Humphrey v. Higbee Lancoms, LP, et al, No. 2:2018cv06298 - Document 95 (E.D. La. 2019)

Court Description: ORDER AND REASONS - IT IS ORDERED that Seiberts 48 motion for summary judgment is GRANTED with respect to Dillard's third party demand against Seibert for indemnity from Seibert based on Plaintiff's claims against Dillard's and Oakwood's crossclaims against Dillard's. Signed by Judge Susie Morgan. (bwn)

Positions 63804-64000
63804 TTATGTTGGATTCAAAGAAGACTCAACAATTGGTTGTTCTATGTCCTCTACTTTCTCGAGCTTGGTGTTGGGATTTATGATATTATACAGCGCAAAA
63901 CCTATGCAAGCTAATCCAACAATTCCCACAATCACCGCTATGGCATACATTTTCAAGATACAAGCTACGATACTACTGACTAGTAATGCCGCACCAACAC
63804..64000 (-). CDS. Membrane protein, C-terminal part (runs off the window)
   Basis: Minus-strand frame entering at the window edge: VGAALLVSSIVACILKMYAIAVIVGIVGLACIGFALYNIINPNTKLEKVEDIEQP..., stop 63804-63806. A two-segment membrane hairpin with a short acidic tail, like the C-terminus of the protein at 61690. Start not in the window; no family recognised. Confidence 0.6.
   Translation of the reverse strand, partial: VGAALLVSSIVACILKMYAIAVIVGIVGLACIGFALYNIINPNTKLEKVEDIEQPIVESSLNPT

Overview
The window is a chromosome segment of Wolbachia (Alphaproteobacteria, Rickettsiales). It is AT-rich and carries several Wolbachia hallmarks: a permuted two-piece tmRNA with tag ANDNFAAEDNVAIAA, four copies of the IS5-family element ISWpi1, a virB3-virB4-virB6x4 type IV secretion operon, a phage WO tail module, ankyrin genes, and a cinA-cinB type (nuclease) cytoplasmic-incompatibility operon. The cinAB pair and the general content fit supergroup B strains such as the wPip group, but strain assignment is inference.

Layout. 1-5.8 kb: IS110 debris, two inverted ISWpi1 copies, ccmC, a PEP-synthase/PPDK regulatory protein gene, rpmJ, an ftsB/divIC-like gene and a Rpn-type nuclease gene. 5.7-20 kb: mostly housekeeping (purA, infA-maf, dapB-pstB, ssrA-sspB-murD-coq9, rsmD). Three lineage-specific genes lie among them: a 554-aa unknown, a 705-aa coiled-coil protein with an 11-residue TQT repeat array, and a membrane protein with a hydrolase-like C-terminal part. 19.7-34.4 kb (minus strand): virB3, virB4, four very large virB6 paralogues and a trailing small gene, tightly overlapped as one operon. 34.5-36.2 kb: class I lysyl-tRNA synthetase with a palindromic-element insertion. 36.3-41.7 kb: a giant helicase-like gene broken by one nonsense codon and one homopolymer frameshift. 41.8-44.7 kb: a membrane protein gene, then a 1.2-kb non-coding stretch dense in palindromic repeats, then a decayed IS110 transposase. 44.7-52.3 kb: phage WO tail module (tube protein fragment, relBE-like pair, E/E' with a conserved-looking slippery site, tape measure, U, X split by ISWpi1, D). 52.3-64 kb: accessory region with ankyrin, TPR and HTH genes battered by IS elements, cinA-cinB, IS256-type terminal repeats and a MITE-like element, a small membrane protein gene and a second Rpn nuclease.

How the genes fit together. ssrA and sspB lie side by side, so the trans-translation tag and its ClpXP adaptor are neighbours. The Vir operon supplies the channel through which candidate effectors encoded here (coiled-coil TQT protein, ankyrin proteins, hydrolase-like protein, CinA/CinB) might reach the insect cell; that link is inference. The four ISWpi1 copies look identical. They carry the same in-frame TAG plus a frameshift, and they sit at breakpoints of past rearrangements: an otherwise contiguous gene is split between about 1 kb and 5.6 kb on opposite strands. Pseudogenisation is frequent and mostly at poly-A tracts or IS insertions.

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Humphrey v. Higbee Lancoms, LP, et al Doc. 95 U N ITED S TATES D ISTRICT COU RT EASTERN D ISTRICT OF LOU ISIAN A VEN ESSA H U MPH REY, Plain tiff CIVIL ACTION VERSU S N O. 18 -6 2 9 8 H IGBEE LAN COMS, LP, ET AL., D e fe n d an ts SECTION : “E”( 5) ORD ER AN D REAS ON S Before the Court is a motion for sum m ary judgm ent filed by Third Party Defendant R. Seibert Construction, LLC (“Seibert”). 1 Third Party Plaintiff Higbee Lancom s, L.P. (“Dillard’s”) opposes the m otion. 2 Seibert filed a reply. 3 For the reasons that follow, the m otion for sum m ary judgm ent is GRAN TED . BACKGROU N D Plaintiff Venessa Hum phrey alleges that on or about J une 20 , 20 17, she slipped and fell on a newly painted handicap ram p after exiting a departm ent store known as Dillard’s, located on the prem ises of the Oakwood Center Mall in Gretna, LA. 4 It is undisputed that it was raining as Plaintiff exited the store. 5 According to Plaintiff, “the newly painted handicap ram p being covered with rain water created a slick surface an d thereby a hazardous condition.”6 Plaintiff brings causes of actions based on Louisiana Civil Code articles 2315 and 2317, as well as Louisiana Revised Statutes, against Dillard’s 1 R. Doc. 48. Seibert seeks sum m ary judgm ent on all claim s asserted by the Plaintiff, but the Plaintiff does not bring claim s against Seibert. Plaintiff filed an opposition to the m otion, R. Doc. 73, apparently out of an abundance of caution. The Court will analyze the m otion as one for sum m ary judgm ent on Dillard’s third party dem and against Seibert. To the extent Seibert seeks sum m ary judgm ent on a claim not m ade by the Plaintiff against it, the m otion is den ied as m oot. 2 R. Doc. 70 . 3 R. Doc. 89. 4 R. Doc. 1-2 at ¶ III. 5 R. Doc. 48-2 at ¶ 2; R. Doc. 70 -1. 6 R. Doc. 1-2 at ¶ VI. 1 and Oakwood Shoppin g Center, LLC a/ k/ a General Growth Services, Inc. (“Oakwood”), the owner of the shopping m all where Dillard’s is located. 7 Dillard’s and Oakwood filed crossclaim s against each other. 8 Oakwood contends Dillard’s is contractually obligated to defend and indem nify Oakwood in the present lawsuit. 9 Dillard’s contends Oakwood is contractually obligated to defend it. 10 Dillard’s filed a third party com plaint against Seibert, the party with which Dillard’s contracted to paint the handicap ram p at issue. 11 Dillard’s alleges, “if plaintiff has sustained dam ages, which is denied, then her dam age is a result, in part, of the negligence and/ or fault of Siebert.”12 In its prayer, Dillard’s requests “in the event an award of dam ages is granted in Plaintiff’s favor against [it], or in Oakwood Shopping Center’s favor against [it], there be a judgm ent entered in [its] favor against [Siebert] for any and all sum s to which it has becom e indebted to plaintiff or Oakwood, including the costs of defending this m atter.”13 Dillard’s third party dem and contains no factual allegations to support its prayer for recovery from Seibert for any am ounts Dillard’s is found to owe Oakwood. On Novem ber 21, 20 18, Seibert filed a m otion to dism iss Dillard’s third party dem an d, arguing Dillard’s failed to state a claim for contribution or indem nity. 14 On May 20 , 20 19, the Court granted this m otion to the extent Dillard’s sought contribution from 7 Id. at ¶ VIII. Although Plaintiff references article 2315, 2317, and 2317.1, and Louisiana Revised Statutes, she describes her causes of action as bein g negligence and strict liability . As explained herein , La. Civ. Code articles 2317 and 2317.1 are now negligence causes of action. 8 R. Docs. 8 and 11. 9 R. Doc. 8 at pp. 7-8 , ¶¶ 3-5. 10 R. Doc. 11 at pp. 3-4, ¶¶ 4-6. 11 R. Doc. 12. 12 Id. at ¶ 8 . 13 Id. at ¶ 11. 14 R. Doc. 20 . 2 Seibert based on Seibert’s negligence. 15,16 The Court denied Seibert’s m otion to dism iss on the claim against it for legal indem nification. 17 In the instant m otion, Seibert seeks dism issal of Dillard’s’ claim s for legal indem n ification because “Dillard’s cannot be held liable in this m atter U N LESS Dillard’s is indepen dently at fault for its own actions or inactions, which would prevent any claim for legal indem nification.”18 SU MMARY J U D GMEN T STAN D ARD Sum m ary judgm ent is appropriate only “if the m ovant shows that there is no genuine dispute as to any m aterial fact and the m ovant is entitled to judgm ent as a m atter of law.”19 “An issue is m aterial if its resolution could affect the outcom e of the action.”20 When assessing whether a m aterial factual dispute exists, the Court considers “all of the eviden ce in the record but refrain[s] from m aking credibility determ inations or weighing the evidence.”21 All reasonable inferences are drawn in favor of the non-m oving party. 22 There is no genuine issue of m aterial fact if, even viewing the evidence in the light m ost favorable to the non-m oving party, no reasonable trier of fact could find for the nonm oving party, thus entitling the m oving party to judgm ent as a m atter of law. 23 15 R. Doc. 33 at 4. The Court’s ruling granting Seibert’s m otion to dism iss “to the extent [Dillard’s] seeks contribution from Seibert” applies to Dillard’s’ claim s for contribution with respect to both Plaintiff’s claim s against Dillard’s and Oakwood’s crossclaim s against Dillard’s. 17 R. Doc. 33 at 6. 18 Id. (em phasis in original). 19 F ED . R. CIV. P. 56; see also Celotex Corp. v. Catrett, 477 U.S. 317, 322– 23 (1986). 20 DIRECTV, Inc. v. Robson, 420 F.3d 532, 536 (5th Cir. 20 0 5). 21 Delta & Pine Land Co. v. N ationw ide Agribusiness Ins. Co., 530 F.3d 395, 398 – 99 (5th Cir. 20 0 8); see also Reeves v. Sanderson Plum bing Prods., Inc., 530 U.S. 133, 150 – 51 (20 0 0 ). 22 Little v. Liquid Air Corp., 37 F.3d 10 69, 10 75 (5th Cir. 1994). 23 Hibernia N at. Bank v. Carner, 997 F.2d 94, 98 (5th Cir. 1993) (citin g Am oco Prod. Co. v . Horw ell Energy , Inc., 969 F.2d 146, 147– 48 (5th Cir. 1992)). 16 3 “[A] party seeking sum m ary judgm ent always bears the initial responsibility of inform ing the district court of the basis for its m otion, and identifying those portions of [the record] which it believes dem onstrate the absence of a genuine issue of m aterial fact.” To satisfy Rule 56’s burden of production, the m oving party m ust do one of two things: “the m oving party m ay subm it affirm ative evidence that negates an essential elem ent of the nonm oving party’s claim ” or “the m oving party m ay dem onstrate to the Court that the nonm oving party’s eviden ce is insufficient to establish an essen tial elem ent of the nonm oving party’s claim .” If the m oving party fails to carry this burden, the m otion m ust be denied. If the m oving party successfully carries this burden, the burden of production then shifts to the non-m oving party to direct the Court’s attention to som ething in the pleadings or other evidence in the record setting forth specific facts sufficient to establish that a genuine issue of m aterial fact does indeed exist. 24 If the dispositive issue is one on which the non-m oving party will bear the burden of persuasion at trial, the m oving party m ay satisfy its burden of production by either (1) subm itting affirm ative evidence that negates an essential elem ent of the non-m ovant’s claim , or (2) affirm atively dem onstrating that there is no eviden ce in the record to establish an essential elem ent of the non-m ovant’s claim . 25 If the m ovant fails to affirm atively show the absence of evidence in the record, its m otion for sum m ary judgm ent m ust be denied. 26 Thus, the non-m oving party m ay defeat a m otion for sum m ary judgm ent by “calling the Court’s attention to supporting evidence already in the record that was overlooked or ignored by the m oving party.”27 “[U]nsubstantiated 24 Celotex, 477 U.S. at 322– 24. Id. at 331– 32 (Bren nan, J ., dissentin g). 26 See id. at 332. 27 Id. at 332– 33. The burden would then shift back to the m ovant to dem onstrate the inadequacy of the evidence relied upon by the non-m ovant. Once attacked, “the burden of production shifts to the non m oving 25 4 assertions are not com petent sum m ary judgm ent evidence. The party opposing sum m ary judgm ent is required to identify specific evidence in the record and to articulate the precise m anner in which that eviden ce supports his or her claim . ‘Rule 56 does not im pose upon the district court a duty to sift through the record in search of evidence to support a party’s opposition to sum m ary judgm ent.’”28 LAW AN D AN ALYSIS Plaintiff alleges her claim s are based on: negligence, under Louisiana Civil Code article 2315; strict liability, under Louisiana Code article 2317 and 2317.1; and Louisiana Revised Statutes. 29 For “m erchants” like Dillard’s, Louisiana Revised Statutes 9:28 0 0 .6(B) subsum es a plaintiff’s negligence claim s. 30 As a result, Plaintiff’s negligence claim s against Dillard’s are based solely on Section 9:280 0 (B). 31 Dillard’s seeks legal indem nity from Seibert. 32 Dillard’s cannot recover legal indem n ity from Seibert if Dillard’s is held liable to Plaintiff under Section 9:280 0 .6(B). The Court already has held “a party who is actually negligent or actually at fault cannot recover legal indem nity.”33,34 The key issue is thus whether Dillard’s can recover legal indem n ity from Seibert under a theory of strict liability. party, who m ust either (1) rehabilitate the evidence attacked in the m ovin g party’s papers, (2) produce additional evidence showin g the existence of a genuin e issue for trial as provided in Rule 56(e), or (3) subm it an affidavit explain in g why further discovery is necessary as provided in Rule 56(f).” Id. at 332– 33, 333 n .3. 28 Ragas v. Tenn. Gas Pipeline Co., 136 F.3d 455, 458 (5th Cir. 1998) (citing Celotex, 477 U.S. at 324; Forsy th v. Barr, 19 F.3d 1527, 1537 (5th Cir. 1994) an d quoting Skotak v. Tenneco Resins, Inc., 953 F.2d 90 9, 915– 16 & n .7 (5th Cir. 1992)). 29 The Court assum es Plaintiff is referrin g to La. R.S. 9:280 0 .6. 30 La. R.S. 9:280 0 .6(B). 31 Jackson v. DG Louisiana, LLC, Civil Action No. 17-690 , 20 18 WL 40 42519, at *2 (W.D. La. J uly 31, 20 18 ). 32 Dillard’s does not allege its contract with Seibert included an indem n ity provision . As a result, Dillard’s only seeks legal indem n ity, not contractual indem nity, from Seibert. 33 R. Doc. 33 at 5 (citing Ham w ay v. Braud, 20 0 1-2364 (La. App. 1 Cir. 11/ 8 / 0 2), 838 So. 2d 80 3, 80 6). 34 The sam e is true if Dillard’s seeks legal indem nity from Seibert for the am ount of any contractual indem n ity Dillard’s m ay owe to Oakwood. Put differently, if Oakwood is found liable under a theory of negligence to Plaintiff, and Dillard’s is in turn found liable in contract to indem nify Oakwood, Dillard’s cannot recover legal indem nity from Seibert because neither Oakwood’s nor Dillard’s’ liability would be based on strict liability. 5 “In the absence of an express contractual provision, a claim for legal indem nity arises only when the fault of the person seeking indem nification is solely constructive or derivative, from failure or om ission to perform som e legal duty, and m ay only be had against one who, because of his act, has caused such con structive liability to be im posed.”35 Seibert contends the 1996 tort am endm ents adding article 2317.1 injected a “negligence standard into custodial fault.”36 Seibert argues that, as a result, “with its adoption of La. Civ. Code art. 2317.1 to require knowledge or constructive knowledge [of a defect], the Legislature effectively elim inated strict liability under Article 2317, turning it into a negligence claim .”37 Based on the 1996 am endm ents, Seibert concludes: [I]t is no longer possible [for] Dillard’s to be found m erely constructively or derivatively at fault and still be held responsible for the actual fault of Seibert under 2317. For Hum phrey to succeed, she would have to establish that Dillard’s knew, should have known, or created the unreasonably dangerous condition or defect in its ram p. A finding of any of these would constitute a finding of actual fault on the behalf of Dillard’s and prevent it from obtaining legal indem nification from Seibert. 38 Seibert is correct. After the 1996 am endm ents, if Dillard’s is found liable under articles 2317 and 2317.1, Dillard’s’ liability is not solely constructive or derivative. As the Louisiana courts have explain ed: [S]trict liability under La. C.C. art. 2317 was effectively elim inated and converted to a negligence standard by the enactm ent in 1996 of La. C.C. art. 2317.1, which im poses liability only if the owner or custodian knew or should have known of the defect an d failed to use reasonable care to prevent the dam age. 39 35 425 N otre Dam e, LLC v. Kolbe & Kolbe Mill W ork Co., 151 F. Supp. 3d 715, 721 (E.D. La. 20 15) (quoting Ham w ay , 838 So. 2d at 80 6) (internal quotation om itted). 36 Id. at 17 (quoting Boy d Racing, L.L.C. v . W .G. Yates & Sons Const. Co., No. 2:10 CV416, 20 11 WL 1113574, at *2 (W.D. La. Mar. 24, 20 11)) (internal quotation m arks om itted). 37 Id. at 17-18 (quoting Burm aster v. Plaquem ines Par. Gov't, 20 0 7-2432 (La. 5/ 21/ 0 8 ), 98 2 So. 2d 795, 799) (internal quotation m arks om itted). 38 Id. at 18 . 39 Ponder v. SDT W aste & Debris Services, L.L.C., 20 15-1656 (La. App. 1 Cir. 8/ 16/ 17), 20 17 WL 3498159, at *5 (citing Burm aster, 98 2 So. 2d at 799 n.1; Maraist & Galligan , Louisiana Tort Law § 14– 2, at 330 – 332 (1996)). 6 As a result, Dillard’s m ay be held liable to Plaintiff only for its own negligent conduct under Section 9:280 0 .6 and articles 2317 and 2317.1. If Dillard’s is found liable to Plaintiff under this statute or these articles, Dillard’s liability is direct, not constructive or derivative. 40 Accordingly, even m aking all reasonable assum ptions in favor of Dillard’s, which a court m ust do on a m otion for sum m ary judgm ent, 41 the Court finds Seibert is entitled to sum m ary judgm ent in its favor on Dillard’s third party dem and. CON CLU SION IT IS ORD ERED that Seibert’s m otion for sum m ary judgm ent is GRAN TED with respect to Dillard’s third party dem and against Seibert for indem nity from Seibert based on Plaintiff’s claim s against Dillard’s and Oakwood’s crossclaim s against Dillard’s. N e w Orle a n s , Lo u is ian a, th is 3 1s t d ay o f Octo be r, 2 0 19 . ______________________ _________ SU SIE MORGAN U N ITED S TATES D ISTRICT J U D GE 40 Dillard’s’ claim for indem n ity for any dam ages it m ight be contractually obligated to pay Oakwood fails for the sam e reasons. Any dam ages awarded against Oakwood would be based on n egligence, whether under article 2315 or article 2317, and would not entitle Oakwood to contribution or indem nity from Dillard’s. The contractual agreem ent between Dillard’s and Oakwood m ay entitle Oakwood to con tractual indem nity from Dillard’s, but that agreem ent would not entitle Dillard’s to indem n ity from Seibert. 41 W arren v. Geller, 924 F.Supp.2d 713, 728 (E.D. La. 20 13). 7